When it comes to natural linens, linen is hard to beat. Made from flax fibers, the extremely strong yet undeniably soft fabric is breathable, cozy and all-season, keeping you warm in the winter and cool in the summer. And that's not all: With every wash, it becomes smoother, more comfortable and all-round better.

It's easy to see why people love this stuff. But since it's a little more expensive than other materials, many wonder, "Does linen bedding last longer than others?" The short answer is yes, linen is incredibly durable, often lasting a decade or more. The long answer is that proper care is crucial to preserving the integrity and relaxed elegance of the fabric you love.

Marso Living linen bed linen is relatively easy to care for, but there are a few things to keep in mind when caring for the fabric. If you're considering investing in the effortlessly cool and widely appreciated material, or you're looking to protect the linen bedding you already own, you've come to the right place. Here you will learn how to wash linen bed linen properly and how to dry, unwrinkle, treat stains and store them.


Washing Linen Bedding: Steps and Best Practices

The wonderfully soft and airy linen is ideal for both warm and cold sleepers and offers the perfect balance between casual and luxurious. In order for this all-star textile to retain its incredible texture and year-round appeal, it's important to know exactly how to keep linen bedding fresh.

How often should you wash your linen bedding?

Usually, washing the duvet cover and pillowcases once a week is enough to maintain a healthy sleeping environment. And if you're worried about the fabric breaking prematurely, you're in luck because linen gets better with every wash.

Does linen shrink when washed?

Like cotton, linen sheets can shrink in the wash. That's why it's important to know what temperature to wash linen bed linen at and how to dry it so that it fits correctly on the duvet and pillow .

Should you wash linen bedding in cold or hot water?

The right temperature for cleaning linens is neither hot nor cold. Lukewarm water is best (between 40 and 60 °C). This temperature is warm enough to kill bacteria and loosen body fat and other debris, but not so hot that it destroys fibers or shrinks tissues.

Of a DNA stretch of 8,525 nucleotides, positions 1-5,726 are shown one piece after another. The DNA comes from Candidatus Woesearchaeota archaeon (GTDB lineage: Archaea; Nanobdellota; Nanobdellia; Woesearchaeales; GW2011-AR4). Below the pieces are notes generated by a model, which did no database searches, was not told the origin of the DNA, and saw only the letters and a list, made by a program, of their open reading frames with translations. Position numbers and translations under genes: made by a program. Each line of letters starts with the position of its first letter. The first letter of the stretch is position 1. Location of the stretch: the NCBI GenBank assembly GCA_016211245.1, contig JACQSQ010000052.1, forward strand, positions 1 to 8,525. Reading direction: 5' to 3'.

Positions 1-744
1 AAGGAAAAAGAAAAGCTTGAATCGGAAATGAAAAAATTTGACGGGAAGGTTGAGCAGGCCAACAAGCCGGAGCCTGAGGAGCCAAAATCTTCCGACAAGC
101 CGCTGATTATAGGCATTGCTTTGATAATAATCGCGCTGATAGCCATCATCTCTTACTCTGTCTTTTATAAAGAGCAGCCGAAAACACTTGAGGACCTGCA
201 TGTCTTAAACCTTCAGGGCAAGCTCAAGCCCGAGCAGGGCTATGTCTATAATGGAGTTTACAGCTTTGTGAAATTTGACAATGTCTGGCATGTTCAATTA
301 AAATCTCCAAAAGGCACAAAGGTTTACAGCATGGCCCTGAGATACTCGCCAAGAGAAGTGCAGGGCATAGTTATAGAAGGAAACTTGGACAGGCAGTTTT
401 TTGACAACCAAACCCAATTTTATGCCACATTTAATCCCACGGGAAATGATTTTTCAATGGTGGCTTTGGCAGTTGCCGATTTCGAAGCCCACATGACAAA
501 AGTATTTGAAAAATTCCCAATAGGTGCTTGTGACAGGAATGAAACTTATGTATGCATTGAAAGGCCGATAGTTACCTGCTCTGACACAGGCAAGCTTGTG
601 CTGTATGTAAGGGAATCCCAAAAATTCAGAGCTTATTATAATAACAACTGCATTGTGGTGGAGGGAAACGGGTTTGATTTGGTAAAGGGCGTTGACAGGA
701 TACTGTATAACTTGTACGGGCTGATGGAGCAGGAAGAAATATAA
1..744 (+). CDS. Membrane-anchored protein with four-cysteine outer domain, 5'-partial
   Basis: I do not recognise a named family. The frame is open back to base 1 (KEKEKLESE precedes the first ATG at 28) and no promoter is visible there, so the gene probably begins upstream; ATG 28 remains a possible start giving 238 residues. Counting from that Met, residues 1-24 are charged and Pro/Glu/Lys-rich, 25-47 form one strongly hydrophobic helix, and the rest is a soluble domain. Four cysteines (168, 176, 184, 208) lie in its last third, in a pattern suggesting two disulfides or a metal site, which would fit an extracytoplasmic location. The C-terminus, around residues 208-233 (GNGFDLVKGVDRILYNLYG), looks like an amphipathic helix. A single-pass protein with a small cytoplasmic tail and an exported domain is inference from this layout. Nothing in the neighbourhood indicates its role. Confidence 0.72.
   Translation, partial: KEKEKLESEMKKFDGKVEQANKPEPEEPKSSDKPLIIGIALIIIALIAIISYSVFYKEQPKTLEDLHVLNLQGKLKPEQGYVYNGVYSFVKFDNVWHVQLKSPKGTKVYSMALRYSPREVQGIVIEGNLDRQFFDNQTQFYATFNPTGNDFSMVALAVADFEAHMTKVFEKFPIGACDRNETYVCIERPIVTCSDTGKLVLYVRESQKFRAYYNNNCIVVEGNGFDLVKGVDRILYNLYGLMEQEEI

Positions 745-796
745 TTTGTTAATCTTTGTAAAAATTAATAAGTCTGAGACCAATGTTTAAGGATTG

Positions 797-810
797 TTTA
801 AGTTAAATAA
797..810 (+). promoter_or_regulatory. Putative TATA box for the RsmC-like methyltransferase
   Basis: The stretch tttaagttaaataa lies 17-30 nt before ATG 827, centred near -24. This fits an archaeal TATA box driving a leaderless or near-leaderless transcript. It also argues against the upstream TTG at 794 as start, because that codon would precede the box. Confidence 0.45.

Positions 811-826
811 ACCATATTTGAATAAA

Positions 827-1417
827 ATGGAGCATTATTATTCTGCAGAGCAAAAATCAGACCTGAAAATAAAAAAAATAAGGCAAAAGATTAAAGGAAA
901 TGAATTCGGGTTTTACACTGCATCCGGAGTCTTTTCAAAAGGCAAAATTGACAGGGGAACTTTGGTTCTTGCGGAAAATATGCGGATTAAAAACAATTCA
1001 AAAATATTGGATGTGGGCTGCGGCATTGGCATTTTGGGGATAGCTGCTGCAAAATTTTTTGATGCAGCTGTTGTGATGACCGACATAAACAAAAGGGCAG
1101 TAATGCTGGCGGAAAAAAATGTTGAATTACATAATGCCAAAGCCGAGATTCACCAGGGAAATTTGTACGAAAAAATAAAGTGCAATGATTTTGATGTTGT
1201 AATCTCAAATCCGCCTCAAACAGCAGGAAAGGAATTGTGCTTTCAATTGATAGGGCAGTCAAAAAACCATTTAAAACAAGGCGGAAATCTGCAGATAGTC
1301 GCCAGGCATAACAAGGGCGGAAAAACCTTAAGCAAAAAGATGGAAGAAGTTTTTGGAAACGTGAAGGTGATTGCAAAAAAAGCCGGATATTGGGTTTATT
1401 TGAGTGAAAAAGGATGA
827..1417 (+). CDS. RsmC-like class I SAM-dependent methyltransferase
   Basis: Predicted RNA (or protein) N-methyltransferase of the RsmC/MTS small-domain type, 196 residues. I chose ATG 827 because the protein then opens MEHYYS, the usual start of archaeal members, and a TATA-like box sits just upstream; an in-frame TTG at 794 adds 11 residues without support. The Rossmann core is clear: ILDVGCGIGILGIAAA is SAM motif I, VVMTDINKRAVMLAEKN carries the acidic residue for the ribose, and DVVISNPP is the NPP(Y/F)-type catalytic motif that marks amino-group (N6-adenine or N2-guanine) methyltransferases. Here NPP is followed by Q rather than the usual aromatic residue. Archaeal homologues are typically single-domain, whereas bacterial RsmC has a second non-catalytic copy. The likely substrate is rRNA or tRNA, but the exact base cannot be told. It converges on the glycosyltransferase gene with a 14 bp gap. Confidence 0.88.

Washing linen bedding in the washing machine

Linen may be a high quality material, but that doesn't mean it requires a lot of maintenance. You can easily clean it at home in a regular washing machine. These are the basic steps:

  • Place your linen bedding in the washing machine alone or with other items of a similar color.
  • Add about a quarter cup of mild laundry soap
  • Set your washing machine to a gentle cycle and select a warm water setting.
  • Start the wash cycle.

Best practices for washing linen bedding in the washing machine

Part of the appeal of linen is its simplicity - and the natural material is easy to clean, too. The following tips will help you get the most out of your linen bedding.

Read the instructions (on the label, packaging, or the product description on the website) carefully before you begin.

  • Use a gentle cycle to protect the natural fibers.
  • Choose a hot water setting. Cold water is good if you are concerned about shrinkage, but hot water should always be avoided.
  • Opt for a mild liquid detergent that has been specially developed for delicate fabrics.
  • Avoid soaps that contain optical brighteners and other harsh chemical detergents as these can weaken fabrics and potentially discolor them.
  • Fill your washing machine with water and add the detergent before putting the laundry in the drum. This gives it time to fully dissolve and can prevent staining.